Load Balancing Traffic to Applications in Kubernetes Cluster
Amr Alashaal, Regional Vice President - Middle East at A10 Networks on how Kubernetes supports in making applications accessible to the end users.
Kubernetes (also known as K8s), the container orchestration tool originally developed by Google, has fast become the platform of choice for deploying containerised applications in public clouds and private clouds.
For the DevOps teams, K8s provides a common platform for deploying their applications across the different cloud environments, abstracting the intricacies of the underlying cloud infrastructure, and allowing them to focus on their tasks. For organisations, this translates into flexibility to deploy the applications in the cloud that best meets the needs of customers, while optimising costs at the same time.
This flexibility to deploy applications in any cloud, however, creates the challenge of making them accessible to end users in a reliable and consistent manner. For example, as an application is moved from a private to public cloud (such as AWS or Azure), how do you ensure the same level of accessibility, performance, reliability and security, as in the private cloud?
For making applications accessible to the end users, Kubernetes supports the following options:
NodePort: In this, a port is allocated on each node (known as NodePort) and the end users can access the application at the node’s IP address and port value. With this option, you have to manually configure a load balancer to distribute traffic among the nodes.
LoadBalancer: Like NodePort, this option allocates a port on each node and additionally connects to an external load balancer. This option requires integration with the underlying cloud provider infrastructure and hence, is typically used with public cloud providers that have such an integration. This tight integration, however, makes moving an application from one cloud provider to another difficult and error prone.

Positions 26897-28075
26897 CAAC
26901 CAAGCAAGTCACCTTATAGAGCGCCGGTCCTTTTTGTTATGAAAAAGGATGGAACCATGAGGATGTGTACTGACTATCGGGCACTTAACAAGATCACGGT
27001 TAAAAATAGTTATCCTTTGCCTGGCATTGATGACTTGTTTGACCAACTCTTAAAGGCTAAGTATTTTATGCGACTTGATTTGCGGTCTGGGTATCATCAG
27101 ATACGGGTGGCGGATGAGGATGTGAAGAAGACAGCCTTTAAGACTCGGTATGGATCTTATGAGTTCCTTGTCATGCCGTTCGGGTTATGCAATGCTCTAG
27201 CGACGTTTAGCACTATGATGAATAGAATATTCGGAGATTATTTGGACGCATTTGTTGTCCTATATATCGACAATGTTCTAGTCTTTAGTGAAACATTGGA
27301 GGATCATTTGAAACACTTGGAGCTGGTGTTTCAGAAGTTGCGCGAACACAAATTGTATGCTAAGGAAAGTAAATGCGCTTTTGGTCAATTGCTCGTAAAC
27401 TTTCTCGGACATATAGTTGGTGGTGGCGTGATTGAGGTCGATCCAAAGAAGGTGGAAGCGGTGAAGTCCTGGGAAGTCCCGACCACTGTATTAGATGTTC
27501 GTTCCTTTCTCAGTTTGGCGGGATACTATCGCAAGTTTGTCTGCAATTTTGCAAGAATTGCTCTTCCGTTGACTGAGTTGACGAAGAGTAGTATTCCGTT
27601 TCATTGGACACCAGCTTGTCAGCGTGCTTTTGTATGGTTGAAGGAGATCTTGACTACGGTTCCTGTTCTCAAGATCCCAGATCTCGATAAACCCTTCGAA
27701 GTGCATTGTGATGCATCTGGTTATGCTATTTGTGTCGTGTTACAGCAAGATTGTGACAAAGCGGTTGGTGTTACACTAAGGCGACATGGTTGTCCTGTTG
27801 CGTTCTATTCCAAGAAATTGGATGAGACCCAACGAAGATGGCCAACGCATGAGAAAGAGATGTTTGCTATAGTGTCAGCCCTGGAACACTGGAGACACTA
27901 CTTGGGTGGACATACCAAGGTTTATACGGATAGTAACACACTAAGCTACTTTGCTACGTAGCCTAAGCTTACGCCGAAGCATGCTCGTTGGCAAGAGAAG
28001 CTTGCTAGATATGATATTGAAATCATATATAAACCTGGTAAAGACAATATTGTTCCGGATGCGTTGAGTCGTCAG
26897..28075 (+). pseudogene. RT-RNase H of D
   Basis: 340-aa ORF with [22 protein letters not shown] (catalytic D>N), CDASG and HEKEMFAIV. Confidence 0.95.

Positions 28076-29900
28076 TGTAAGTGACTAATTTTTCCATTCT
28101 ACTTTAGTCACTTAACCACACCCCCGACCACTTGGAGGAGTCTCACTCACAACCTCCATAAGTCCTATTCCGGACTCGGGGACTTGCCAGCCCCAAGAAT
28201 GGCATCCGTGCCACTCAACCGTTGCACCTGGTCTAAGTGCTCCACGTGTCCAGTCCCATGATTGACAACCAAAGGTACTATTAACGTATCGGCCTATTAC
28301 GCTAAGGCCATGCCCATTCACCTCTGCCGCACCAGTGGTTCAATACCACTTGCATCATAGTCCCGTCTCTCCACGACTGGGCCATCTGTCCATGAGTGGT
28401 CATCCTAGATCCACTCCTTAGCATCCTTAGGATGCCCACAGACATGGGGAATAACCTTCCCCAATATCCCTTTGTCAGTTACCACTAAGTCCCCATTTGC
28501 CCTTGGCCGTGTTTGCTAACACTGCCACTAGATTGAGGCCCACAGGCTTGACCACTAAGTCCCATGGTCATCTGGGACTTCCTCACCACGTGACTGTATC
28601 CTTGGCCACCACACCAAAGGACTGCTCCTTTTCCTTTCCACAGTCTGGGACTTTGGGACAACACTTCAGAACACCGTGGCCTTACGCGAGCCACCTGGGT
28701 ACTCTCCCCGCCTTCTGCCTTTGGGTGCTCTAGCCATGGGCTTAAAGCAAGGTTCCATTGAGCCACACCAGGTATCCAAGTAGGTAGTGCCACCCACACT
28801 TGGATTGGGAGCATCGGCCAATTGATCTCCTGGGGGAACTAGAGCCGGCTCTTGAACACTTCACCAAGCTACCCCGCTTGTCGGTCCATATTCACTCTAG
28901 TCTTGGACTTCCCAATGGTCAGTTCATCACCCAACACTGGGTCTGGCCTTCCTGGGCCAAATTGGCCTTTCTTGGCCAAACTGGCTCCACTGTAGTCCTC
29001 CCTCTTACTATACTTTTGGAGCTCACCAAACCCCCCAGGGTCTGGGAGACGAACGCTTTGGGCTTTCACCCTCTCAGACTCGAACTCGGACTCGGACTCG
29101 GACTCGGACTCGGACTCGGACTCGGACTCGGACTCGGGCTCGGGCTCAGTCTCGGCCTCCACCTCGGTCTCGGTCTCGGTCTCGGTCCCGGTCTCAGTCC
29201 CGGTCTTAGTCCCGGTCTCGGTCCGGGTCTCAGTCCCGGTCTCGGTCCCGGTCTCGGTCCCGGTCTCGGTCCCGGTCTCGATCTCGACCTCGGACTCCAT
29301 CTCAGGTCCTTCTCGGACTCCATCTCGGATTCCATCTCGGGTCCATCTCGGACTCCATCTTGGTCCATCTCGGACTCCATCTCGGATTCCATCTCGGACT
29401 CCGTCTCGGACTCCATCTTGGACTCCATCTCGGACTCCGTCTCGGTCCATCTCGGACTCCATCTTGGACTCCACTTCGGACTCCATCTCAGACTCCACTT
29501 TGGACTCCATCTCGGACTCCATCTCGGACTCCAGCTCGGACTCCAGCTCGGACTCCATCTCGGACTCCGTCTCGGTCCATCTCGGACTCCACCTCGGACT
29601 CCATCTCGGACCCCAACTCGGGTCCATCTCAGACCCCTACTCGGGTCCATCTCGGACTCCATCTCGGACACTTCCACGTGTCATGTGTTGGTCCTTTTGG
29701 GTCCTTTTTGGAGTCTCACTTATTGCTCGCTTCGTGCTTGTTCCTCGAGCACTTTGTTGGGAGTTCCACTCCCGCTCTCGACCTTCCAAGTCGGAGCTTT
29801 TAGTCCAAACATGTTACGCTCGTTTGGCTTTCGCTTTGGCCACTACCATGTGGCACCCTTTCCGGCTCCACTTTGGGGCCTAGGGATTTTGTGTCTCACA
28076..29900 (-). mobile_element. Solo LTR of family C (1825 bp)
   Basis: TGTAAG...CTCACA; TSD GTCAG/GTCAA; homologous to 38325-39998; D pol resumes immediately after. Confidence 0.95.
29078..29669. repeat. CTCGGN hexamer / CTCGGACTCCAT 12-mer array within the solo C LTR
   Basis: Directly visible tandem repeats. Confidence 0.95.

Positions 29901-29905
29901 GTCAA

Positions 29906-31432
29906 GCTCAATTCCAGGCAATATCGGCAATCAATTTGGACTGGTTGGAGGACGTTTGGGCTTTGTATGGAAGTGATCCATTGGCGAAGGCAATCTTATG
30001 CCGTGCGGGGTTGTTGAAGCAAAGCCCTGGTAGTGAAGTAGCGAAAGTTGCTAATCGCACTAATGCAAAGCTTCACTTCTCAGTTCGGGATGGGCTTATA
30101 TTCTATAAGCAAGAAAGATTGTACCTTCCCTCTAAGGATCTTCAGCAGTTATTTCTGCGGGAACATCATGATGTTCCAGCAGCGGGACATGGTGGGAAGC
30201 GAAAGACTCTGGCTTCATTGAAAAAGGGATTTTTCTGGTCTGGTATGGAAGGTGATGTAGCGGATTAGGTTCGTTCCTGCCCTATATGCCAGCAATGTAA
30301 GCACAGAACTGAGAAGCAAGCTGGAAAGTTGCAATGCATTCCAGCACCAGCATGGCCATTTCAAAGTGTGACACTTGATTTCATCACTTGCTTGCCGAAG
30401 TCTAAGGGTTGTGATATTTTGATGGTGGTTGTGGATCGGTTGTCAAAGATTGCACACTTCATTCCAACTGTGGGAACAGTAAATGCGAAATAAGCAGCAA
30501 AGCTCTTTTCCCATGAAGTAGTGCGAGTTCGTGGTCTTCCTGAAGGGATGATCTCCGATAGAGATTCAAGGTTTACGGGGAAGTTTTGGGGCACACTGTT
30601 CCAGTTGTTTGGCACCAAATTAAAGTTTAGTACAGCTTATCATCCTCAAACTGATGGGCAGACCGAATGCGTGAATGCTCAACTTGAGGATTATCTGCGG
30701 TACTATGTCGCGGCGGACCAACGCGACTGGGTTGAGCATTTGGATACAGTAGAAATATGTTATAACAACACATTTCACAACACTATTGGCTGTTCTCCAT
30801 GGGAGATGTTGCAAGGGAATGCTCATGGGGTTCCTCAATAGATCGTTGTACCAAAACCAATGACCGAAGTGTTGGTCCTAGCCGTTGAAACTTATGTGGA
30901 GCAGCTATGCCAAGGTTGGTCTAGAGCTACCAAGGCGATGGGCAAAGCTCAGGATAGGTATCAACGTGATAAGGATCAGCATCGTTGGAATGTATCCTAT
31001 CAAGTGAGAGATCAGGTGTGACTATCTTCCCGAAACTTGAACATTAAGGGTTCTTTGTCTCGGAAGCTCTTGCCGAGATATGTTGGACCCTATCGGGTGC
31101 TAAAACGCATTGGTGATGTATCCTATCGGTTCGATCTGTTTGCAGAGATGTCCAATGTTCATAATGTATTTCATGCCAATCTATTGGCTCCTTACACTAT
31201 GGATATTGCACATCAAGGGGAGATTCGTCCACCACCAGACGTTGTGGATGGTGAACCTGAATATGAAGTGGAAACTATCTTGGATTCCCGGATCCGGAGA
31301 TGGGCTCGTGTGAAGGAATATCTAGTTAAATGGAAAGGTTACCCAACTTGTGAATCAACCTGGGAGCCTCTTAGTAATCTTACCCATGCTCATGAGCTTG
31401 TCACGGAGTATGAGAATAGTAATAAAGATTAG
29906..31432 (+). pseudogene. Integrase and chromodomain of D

Ingress Controller: K8s defines an Ingress Controller that can be used to route HTTP and HTTPS traffic to applications running inside the cluster. An Ingress Controller, however, does not do away with the requirement of an external load balancer. As in the case of the load balancer, each public cloud provider has its own Ingress Controller that works in conjunction with its own load balancer. For example, Azure’s AKS Application Gateway Ingress Controller is an Ingress Controller that works in conjunction with the Azure Application Gateway. This again makes the access solution specific to a cloud deployment.
Clearly, none of the above options provide a truly cloud-agnostic solution. Also, while using a cloud provider’s custom load balancing or Ingress Controller solution may be quick and easy in the short term, overall, it increases the management complexity and inhibits automation as you now have to deal with multiple different solutions.
A desired solution would have the following key attributes:
Cloud-agnostic: The solution should work in both public and private clouds. This means it should be available in different form factors (such as virtual, physical and container), so that it can be deployed in a form that is optimal for that environment.
Dynamic configuration of load balancer: The solution should be able to dynamically configure the load balancer to route traffic to the Pods running inside the Kubernetes cluster as the Pods are created and scaled up/down.
Support automation tools: The solution should support automation tools for integration into existing DevOps processes such as CI/CD pipelines.
Centralised visibility and analytics: The solution should provide centralised visibility and analytics. This would enable proactive troubleshooting, fast root-cause analysis, leading to a higher application uptime.